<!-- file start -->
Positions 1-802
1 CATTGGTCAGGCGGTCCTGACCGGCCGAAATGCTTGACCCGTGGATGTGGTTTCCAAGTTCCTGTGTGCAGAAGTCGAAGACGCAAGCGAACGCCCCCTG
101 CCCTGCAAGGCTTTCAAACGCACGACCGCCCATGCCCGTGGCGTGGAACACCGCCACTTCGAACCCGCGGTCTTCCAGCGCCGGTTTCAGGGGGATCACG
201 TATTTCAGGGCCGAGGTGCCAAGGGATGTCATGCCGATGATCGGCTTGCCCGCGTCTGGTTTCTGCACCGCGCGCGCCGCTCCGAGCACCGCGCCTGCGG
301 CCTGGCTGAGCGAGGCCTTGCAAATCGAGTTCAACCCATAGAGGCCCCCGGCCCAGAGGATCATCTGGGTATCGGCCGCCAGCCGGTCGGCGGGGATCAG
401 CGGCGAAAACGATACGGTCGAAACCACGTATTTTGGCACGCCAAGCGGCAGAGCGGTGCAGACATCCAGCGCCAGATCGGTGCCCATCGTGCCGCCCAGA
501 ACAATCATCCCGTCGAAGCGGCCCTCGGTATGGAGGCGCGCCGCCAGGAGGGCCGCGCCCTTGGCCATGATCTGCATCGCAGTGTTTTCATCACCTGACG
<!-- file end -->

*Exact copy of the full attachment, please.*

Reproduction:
Positions 1-802
1 CATTGGTCAGGCGGTCCTGACCGGCCGAAATGCTTGACCCGTGGATGTGGTTTCCAAGTTCCTGTGTGCAGAAGTCGAAGACGCAAGCGAACGCCCCCTG
101 CCCTGCAAGGCTTTCAAACGCACGACCGCCCATGCCCGTGGCGTGGAACACCGCCACTTCGAACCCGCGGTCTTCCAGCGCCGGTTTCAGGGGGATCACG
201 TATTTCAGGGCCGAGGTGCCAAGGGATGTCATGCCGATGATCGGCTTGCCCGCGTCTGGTTTCTGCACCGCGCGCGCCGCTCCGAGCACCGCGCCTGCGG
301 CCTGGCTGAGCGAGGCCTTGCAAATCGAGTTCAACCCATAGAGGCCCCCGGCCCAGAGGATCATCTGGGTATCGGCCGCCAGCCGGTCGGCGGGGATCAG
401 CGGCGAAAACGATACGGTCGAAACCACGTATTTTGGCACGCCAAGCGGCAGAGCGGTGCAGACATCCAGCGCCAGATCGGTGCCCATCGTGCCGCCCAGA
501 ACAATCATCCCGTCGAAGCGGCCCTCGGTATGGAGGCGCGCCGCCAGGAGGGCCGCGCCCTTGGCCATGATCTGCATCGCAGTGTTTTCATCACCTGACG